‘Moffie’ Review: One of the Best Films About Gay Repression Ever Is Also a Disturbing Apartheid Story

There is no more delicious agony than the one felt when you’re sitting millimeters from your crush, wondering who’s going to make the first move, or if someone will at all.

That unbearable, painful erotic tension is more or less the sustained mood of Oliver Hermanus’ shimmering and sensual military drama “Moffie,” which is Set in 1981 South Africa at the apex of the South African Border War, the film’s story of gay unrequited desire turns out to be a casing for something far more lethal in its marrow.“Moffie” is Afrikaans slang for “faggot,” and the film, which is based on André Carl van der Merwe’s autobiographical novel of the same name, attempts a bold gesture in reclaiming epithet as an emblem of power.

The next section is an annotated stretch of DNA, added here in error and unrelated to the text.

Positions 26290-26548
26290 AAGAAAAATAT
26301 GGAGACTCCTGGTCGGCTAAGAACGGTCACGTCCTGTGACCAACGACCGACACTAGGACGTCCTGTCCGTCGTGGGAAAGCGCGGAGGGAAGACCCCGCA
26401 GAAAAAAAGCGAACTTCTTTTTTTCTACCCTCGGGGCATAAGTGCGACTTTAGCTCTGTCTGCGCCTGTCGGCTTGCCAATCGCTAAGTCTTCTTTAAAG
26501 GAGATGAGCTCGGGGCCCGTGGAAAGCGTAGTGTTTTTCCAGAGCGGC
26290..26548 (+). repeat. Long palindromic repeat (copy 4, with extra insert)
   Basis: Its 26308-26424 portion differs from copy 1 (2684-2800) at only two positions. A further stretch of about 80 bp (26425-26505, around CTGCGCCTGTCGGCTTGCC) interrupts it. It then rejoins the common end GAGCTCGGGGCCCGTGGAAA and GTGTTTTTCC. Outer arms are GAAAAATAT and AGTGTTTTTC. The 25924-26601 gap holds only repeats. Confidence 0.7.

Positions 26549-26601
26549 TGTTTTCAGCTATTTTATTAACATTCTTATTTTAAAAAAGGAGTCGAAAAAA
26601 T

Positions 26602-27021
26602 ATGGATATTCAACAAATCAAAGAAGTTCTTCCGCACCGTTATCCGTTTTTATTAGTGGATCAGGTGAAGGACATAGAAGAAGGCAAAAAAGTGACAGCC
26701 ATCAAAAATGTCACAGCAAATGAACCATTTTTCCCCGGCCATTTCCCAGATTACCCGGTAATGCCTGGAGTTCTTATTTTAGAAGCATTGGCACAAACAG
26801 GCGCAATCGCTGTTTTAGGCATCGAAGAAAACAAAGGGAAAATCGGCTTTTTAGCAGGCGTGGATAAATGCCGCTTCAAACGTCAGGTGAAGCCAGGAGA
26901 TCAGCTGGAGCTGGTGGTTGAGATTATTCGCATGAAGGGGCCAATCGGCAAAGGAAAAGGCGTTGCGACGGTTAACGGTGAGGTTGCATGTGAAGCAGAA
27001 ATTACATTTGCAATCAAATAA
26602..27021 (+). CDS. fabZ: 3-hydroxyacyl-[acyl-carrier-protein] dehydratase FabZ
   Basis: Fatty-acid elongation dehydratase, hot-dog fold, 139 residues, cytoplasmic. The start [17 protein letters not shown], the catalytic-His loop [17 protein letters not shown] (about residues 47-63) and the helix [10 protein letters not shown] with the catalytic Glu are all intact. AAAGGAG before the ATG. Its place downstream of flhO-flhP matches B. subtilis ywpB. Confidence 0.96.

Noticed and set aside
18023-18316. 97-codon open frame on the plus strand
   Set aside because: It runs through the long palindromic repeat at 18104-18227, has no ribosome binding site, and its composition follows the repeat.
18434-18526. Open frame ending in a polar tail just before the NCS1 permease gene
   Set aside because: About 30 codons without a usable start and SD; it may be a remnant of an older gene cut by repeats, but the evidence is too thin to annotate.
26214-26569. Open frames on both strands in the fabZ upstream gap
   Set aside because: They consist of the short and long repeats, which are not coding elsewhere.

It’s 1981, South Africa, which means it’s not okay to be a “moffie”; effeminacy is a sign of weakness, and being gay is also illegal.

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